Many foreigners move to Switzerland for its high life quality, outdoor lifestyle, excellent working conditions and business opportunities.
A central location within Europe with a high standard of living, as well as connections to over 200 international locations via regular international flights, also make Switzerland an attractive alternative residence.
Many of the world's largest multi-nationals and international organisations are head-quartered in Switzerland
Switzerland is not part of the EU but one of 26 countries making up the 'Schengen' area. Together with Iceland, Liechtenstein and Norway, Switzerland forms the European Free Trade Association (EFTA).
Switzerland is divided into 26 cantons, each with its own basis of taxation.
Foreigners are allowed to stay in Switzerland as tourists, without registration, for up to three months.
After three months, anyone planning to stay in Switzerland must obtain a work and/or residence permit, and formally register with the Swiss authorities.
When applying for Swiss work and/or residence permits, different regulations apply to EU and EFTA nationals compared to other nationals.
EU and EFTA Nationals
EU/EFTA - Working
EU/EFTA nationals enjoy priority access to the labour market.
Should an EU/EFTA citizen want to live and work in Switzerland, they can freely enter the country but will need a work permit.
The individual will need to find a job and the employer register the employment before, the individually actually starts work.
The procedure is made easier, if the new resident forms a Swiss company and is employed by it.
EU/EFTA - Not Working
The process is relatively straightforward for EU/EFTA nationals wanting to live, but not work, in Switzerland.
The following criteria must be met:
- Sufficient financial resources to live in Switzerland and ensure that they will not become dependent on Swiss welfare AND
- Take out Swiss health and accident insurance OR
- Students need to be admitted by the relevant educational institution, prior to entering Switzerland.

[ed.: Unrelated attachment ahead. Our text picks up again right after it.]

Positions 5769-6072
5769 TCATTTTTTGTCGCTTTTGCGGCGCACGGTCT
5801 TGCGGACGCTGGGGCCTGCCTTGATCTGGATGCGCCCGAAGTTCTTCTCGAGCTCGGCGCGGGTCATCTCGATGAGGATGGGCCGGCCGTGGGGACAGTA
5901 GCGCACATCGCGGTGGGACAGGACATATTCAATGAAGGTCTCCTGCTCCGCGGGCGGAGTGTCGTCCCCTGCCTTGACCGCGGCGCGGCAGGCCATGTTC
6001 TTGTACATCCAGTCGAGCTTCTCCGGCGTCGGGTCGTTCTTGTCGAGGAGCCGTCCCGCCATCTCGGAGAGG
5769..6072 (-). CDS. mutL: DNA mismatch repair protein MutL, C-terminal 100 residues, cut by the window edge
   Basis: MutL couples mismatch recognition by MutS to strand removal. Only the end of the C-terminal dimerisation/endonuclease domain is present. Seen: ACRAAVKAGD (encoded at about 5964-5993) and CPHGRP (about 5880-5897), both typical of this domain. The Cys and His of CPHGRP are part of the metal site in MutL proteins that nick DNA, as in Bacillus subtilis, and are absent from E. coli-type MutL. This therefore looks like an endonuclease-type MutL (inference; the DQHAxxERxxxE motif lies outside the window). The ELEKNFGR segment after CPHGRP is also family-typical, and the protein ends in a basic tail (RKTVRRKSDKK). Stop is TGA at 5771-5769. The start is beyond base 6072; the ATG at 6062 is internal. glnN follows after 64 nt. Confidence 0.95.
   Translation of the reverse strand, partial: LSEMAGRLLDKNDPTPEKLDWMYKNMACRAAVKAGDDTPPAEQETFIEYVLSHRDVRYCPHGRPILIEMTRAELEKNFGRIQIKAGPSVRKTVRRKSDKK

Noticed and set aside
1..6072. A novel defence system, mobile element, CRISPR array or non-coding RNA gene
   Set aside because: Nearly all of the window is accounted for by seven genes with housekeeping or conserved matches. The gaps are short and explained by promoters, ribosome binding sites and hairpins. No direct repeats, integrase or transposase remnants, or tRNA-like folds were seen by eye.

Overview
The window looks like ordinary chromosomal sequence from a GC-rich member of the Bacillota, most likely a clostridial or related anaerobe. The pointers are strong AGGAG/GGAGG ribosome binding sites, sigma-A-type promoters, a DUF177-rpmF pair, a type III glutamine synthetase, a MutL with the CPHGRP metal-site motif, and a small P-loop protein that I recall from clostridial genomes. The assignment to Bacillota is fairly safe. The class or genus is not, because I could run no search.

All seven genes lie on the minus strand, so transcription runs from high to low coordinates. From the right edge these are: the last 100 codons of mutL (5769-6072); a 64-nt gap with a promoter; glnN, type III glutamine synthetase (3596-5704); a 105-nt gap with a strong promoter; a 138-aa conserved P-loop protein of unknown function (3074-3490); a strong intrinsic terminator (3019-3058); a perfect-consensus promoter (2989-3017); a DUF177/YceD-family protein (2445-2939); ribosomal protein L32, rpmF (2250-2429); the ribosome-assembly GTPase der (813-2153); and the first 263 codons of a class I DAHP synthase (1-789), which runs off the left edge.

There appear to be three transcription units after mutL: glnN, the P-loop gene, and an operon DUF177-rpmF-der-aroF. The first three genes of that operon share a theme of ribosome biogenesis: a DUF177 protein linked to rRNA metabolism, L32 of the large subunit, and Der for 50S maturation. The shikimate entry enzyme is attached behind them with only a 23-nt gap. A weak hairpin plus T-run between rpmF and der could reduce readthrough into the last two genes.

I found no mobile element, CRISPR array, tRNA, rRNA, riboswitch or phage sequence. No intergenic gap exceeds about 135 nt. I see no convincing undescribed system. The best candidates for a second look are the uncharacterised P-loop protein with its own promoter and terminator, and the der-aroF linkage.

Non-EU/EFTA - Working
Third country nationals are allowed to enter the Swiss labour market, if they are appropriately qualified, for example: managers, specialists and those with higher educational qualifications.
The employer needs to apply to the Swiss authorities for a work visa for the employee, while the employee applies for an entry visa from his/her home country. The work visa will allow the individual to live and work in Switzerland.
Non-EU/EFTA - Not working
Non-EU/EFTA nationals without gainful employment are divided in two categories:
- Older than 55;
- Must apply for a Swiss residence permit through a Swiss consulate/embassy from their current country of residence
- Provide proof of adequate financial resources to support their life in Switzerland
- Take out Swiss health and accident insurance
- Demonstrate a close connection to Switzerland (for example: frequent trips, family members living in the country, past residence or ownership of real estate in Switzerland)
- Abstain from gainful employment activity in Switzerland and/or abroad.
- Under 55:
A residence permit will be approved on the basis of 'predominant cantonal fiscal interest'. This generally equates to a deemed annual income of between CHF 400,000 and CHF 1,000,000, from which the tax liability will be calculated, and depends on a number of factors, including the specific canton in which the individual lives.
Each canton sets its own tax rates and generally imposes the following taxes: income, net wealth, real estate, inheritance and gift tax. The total tax rate, varies by canton and is between 21% and 46%.
In Switzerland, the transfer of assets, on death, to a spouse, children and/or grandchildren is exempt from gift and inheritance tax in most cantons.
Capital gains are generally tax free, except in the case of real estate. The sale of company shares is one of the other assets, that is exempt from capital gains tax.
Direct federal (as opposed to cantonal) tax, is only due on income.
Lump Sum Taxation
Lump sum taxation is a special tax status available to resident non-Swiss nationals without gainful employment in Switzerland.
- The taxpayer's lifestyle expenses are used as a tax base, instead of their global income and wealth. This means that it is not necessary to report effective global earnings and assets.
Once the tax base has been determined and agreed, with the tax authorities, this will be subject to 'ordinary' tax rates, relevant to the specific canton.
It is possible for an individual to have gainful employment outside of Switzerland and to take advantage of Swiss lump-sum taxation. Similarly, activities relating to the administration of private assets in Switzerland can be undertaken.
Third country nationals (non EU/EFTA), are required to pay tax in addition to the lump-sum tax. This generally equates to a deemed annual income of between CHF 400,000 and CHF 1,000,000, from which the tax liability will be calculated, and depends on a number of factors, including the specific canton in which the individual lives.
The content of this article is intended to provide a general guide to the subject matter. Specialist advice should be sought about your specific circumstances.